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How to Double Your Commercial Maintenance Agreements

Originally published: 09.01.13 by Ruth King

6 actions you must take to increase your maintenance customer base

Many contractors with a strong commercial maintenance base have no seasonality: their commercial technicians are busy year round. So, what does it take to grow, even double, your commercial maintenance agreement customers? Here are six actions you must take.

1. Hire a commercial sales person.

This person must be totally focused on growing your commercial maintenance agreements. This cannot be a part-time activity performed by your service technicians, service manager, or an owner in slower times of the year when there is nothing else to do. You must invest in this person because selling commercial maintenance agreements often takes time. It can take months, or even years, of building relationships before an agreement is sold.

I’ve found women do well in this position. As long as they are capable of climbing on roofs, they can be trained to prospect for, price and sell commercial maintenance agreements.

2. Solicit your commercial customers who do not own agreements.

Your commercial customers already know the quality of your work. Most have not been approached about a maintenance agreement and don’t know the benefits of having one. Educate them! These are the easiest agreements to sell because

you are selling to a customer who already knows your company.

3. Choose a niche market or several niches.

People like doing business with companies that are working with others in their industry. Join an association and network with decision makers in that niche market segment. Once you sell and perform maintenance for a company in that niche, ask whether you can use that person as a referral to contact others in the niche. For example, be known as the best HVAC contractor for assisted living facilities.

4. Commit to a year-round marketing plan.

This involves four major activities: Letters and emails to prospective maintenance agreement customers, canvassing industrial and office parks, joining associations/networking, and riding with technicians when they are on commercial service calls.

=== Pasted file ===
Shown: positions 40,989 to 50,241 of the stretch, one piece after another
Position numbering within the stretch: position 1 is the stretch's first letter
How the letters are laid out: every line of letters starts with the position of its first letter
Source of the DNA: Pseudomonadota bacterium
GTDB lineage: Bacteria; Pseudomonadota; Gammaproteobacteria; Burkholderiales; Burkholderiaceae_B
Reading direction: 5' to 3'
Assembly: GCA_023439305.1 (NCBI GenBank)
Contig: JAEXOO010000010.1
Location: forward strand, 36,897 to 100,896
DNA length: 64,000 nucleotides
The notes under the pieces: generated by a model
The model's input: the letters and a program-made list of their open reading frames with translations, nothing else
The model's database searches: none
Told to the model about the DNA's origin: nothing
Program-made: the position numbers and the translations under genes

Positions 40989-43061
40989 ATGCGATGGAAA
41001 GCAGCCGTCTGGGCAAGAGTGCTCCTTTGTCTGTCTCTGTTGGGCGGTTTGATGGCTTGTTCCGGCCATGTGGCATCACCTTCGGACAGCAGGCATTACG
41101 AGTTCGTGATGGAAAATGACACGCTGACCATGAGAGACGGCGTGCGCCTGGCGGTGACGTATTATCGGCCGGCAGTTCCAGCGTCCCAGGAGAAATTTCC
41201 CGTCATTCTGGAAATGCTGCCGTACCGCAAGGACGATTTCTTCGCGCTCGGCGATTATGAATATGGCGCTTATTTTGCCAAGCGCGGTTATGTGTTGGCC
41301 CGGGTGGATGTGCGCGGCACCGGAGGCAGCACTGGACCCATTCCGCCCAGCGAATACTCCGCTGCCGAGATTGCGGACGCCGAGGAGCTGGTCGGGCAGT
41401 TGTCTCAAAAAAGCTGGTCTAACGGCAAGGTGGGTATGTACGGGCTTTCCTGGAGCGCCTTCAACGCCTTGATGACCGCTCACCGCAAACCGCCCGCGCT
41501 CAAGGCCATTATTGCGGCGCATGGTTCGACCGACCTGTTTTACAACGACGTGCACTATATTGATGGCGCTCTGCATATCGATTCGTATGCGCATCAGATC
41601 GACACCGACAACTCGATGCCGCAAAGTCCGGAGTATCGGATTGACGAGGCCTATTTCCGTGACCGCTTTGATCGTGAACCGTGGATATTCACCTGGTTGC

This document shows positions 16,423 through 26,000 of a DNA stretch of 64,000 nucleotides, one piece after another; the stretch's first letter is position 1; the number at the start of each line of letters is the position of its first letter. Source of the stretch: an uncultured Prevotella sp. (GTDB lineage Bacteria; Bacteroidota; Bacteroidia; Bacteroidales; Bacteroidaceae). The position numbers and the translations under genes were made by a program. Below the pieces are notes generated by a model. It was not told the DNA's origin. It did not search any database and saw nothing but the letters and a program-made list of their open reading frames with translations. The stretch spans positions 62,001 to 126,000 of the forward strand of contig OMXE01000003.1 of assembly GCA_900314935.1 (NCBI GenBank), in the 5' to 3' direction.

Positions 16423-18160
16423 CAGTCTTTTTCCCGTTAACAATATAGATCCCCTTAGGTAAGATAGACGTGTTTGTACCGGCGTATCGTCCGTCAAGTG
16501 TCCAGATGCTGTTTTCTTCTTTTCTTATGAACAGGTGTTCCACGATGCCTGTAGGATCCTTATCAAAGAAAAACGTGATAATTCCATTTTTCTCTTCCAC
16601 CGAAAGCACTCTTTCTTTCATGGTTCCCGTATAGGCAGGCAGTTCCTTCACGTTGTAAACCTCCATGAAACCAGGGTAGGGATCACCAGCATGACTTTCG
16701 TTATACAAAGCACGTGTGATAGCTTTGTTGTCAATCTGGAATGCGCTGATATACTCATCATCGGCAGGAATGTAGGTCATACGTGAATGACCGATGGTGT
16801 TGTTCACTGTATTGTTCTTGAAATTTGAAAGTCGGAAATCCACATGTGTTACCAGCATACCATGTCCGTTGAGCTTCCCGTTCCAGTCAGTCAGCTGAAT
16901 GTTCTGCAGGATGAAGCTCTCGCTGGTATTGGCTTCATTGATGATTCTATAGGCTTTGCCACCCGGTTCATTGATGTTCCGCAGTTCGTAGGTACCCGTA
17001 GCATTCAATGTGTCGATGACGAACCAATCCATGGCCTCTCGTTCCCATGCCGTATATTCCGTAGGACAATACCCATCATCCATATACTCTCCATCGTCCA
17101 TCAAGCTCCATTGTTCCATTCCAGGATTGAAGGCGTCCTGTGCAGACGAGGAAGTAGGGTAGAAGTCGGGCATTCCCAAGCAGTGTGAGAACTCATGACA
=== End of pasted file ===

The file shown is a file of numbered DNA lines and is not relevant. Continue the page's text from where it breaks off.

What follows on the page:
• Letters and emails are sent on a continuous basis to people who can make the decision about HVAC maintenance. This takes the longest time to generate agreements. Consistently send 25 to 50 letters per week and follow up by phone to set up appointments during which you can discuss maintenance and survey the equipment in the building. Many times, you’ll find that a company is already using another contractor. Ask when their agreement expires and if they are interested in taking competitive bids. If so, put these people in a tickler file to be contacted 45 days prior to the contract expiration date.
  • Canvassing means personally visiting buildings in a specific area and asking who is responsible for HVAC maintenance. Try to make an appointment to see that person. Follow up the canvassing with a letter or email. 
  • Networking or joining an association related to a specific niche can also build trust and provide leads for maintenance. (see #3)
  • Ride with technicians. When the technician is performing maintenance for an existing customer, the sales person’s responsibility is to meet with your customer and thank him for the opportunity to take care of his heating and air conditioning needs. Ask him whether he knows his neighboring businesses. This is an informal introduction to other potential maintenance agreement clients.

    Once you’ve thanked the owner/manager, walk across the street, next door, etc. and introduce yourself to that company using their neighbor as a reference. Point out that your company is taking care of the neighboring business and that the owner/ manager suggested that you talk with the referral.

    In cases where a building owner/manager doesn’t know his neighboring business owners, this becomes a cold call with a twist. When at the reception area, tell the receptionist that you are next door, across the street, etc. performing the maintenance on Company XYZ’s equipment. Find out who is responsible for maintenance and try to set an appointment with that person.

5. Perform two surveys per week.

The activities mentioned above should produce two surveys per week. Assuming your closing ratio is at least 50 percent, this generates one new maintenance agreement per week.

6. Review the year with your customer 90 days before their fiscal year ends.

Usually your maintenance agreement expires at the end of a fiscal year. Meet with the decision maker 90 days before the agreement expires to review the activities from the year. Bring copies of the service tickets. Make sure your maintenance costs get into the budget for the next year. If equipment needs to be replaced in the next year, it’s much better to have an estimate in the budget rather than a surprise expenditure six months later.

Year-round focus is critical to doubling your commercial maintenance agreements. Assuming you stay focused on the activities described above, your commercial technicians can be working 40 hours per week or more year-round.

Ruth King has over 25 years of experience in the hvacr industry and has worked with contractors, distributors, and manufacturers to help grow their companies and become more profitable. She is president of HVAC Channel TV and holds a Class II (unrestricted) contractors license in Georgia. Ruth has written two books: The Ugly Truth About Small Business and The Ugly Truth About Managing People. Contact Ruth at ruthking@hvacchannel.tv or 770.729.0258.

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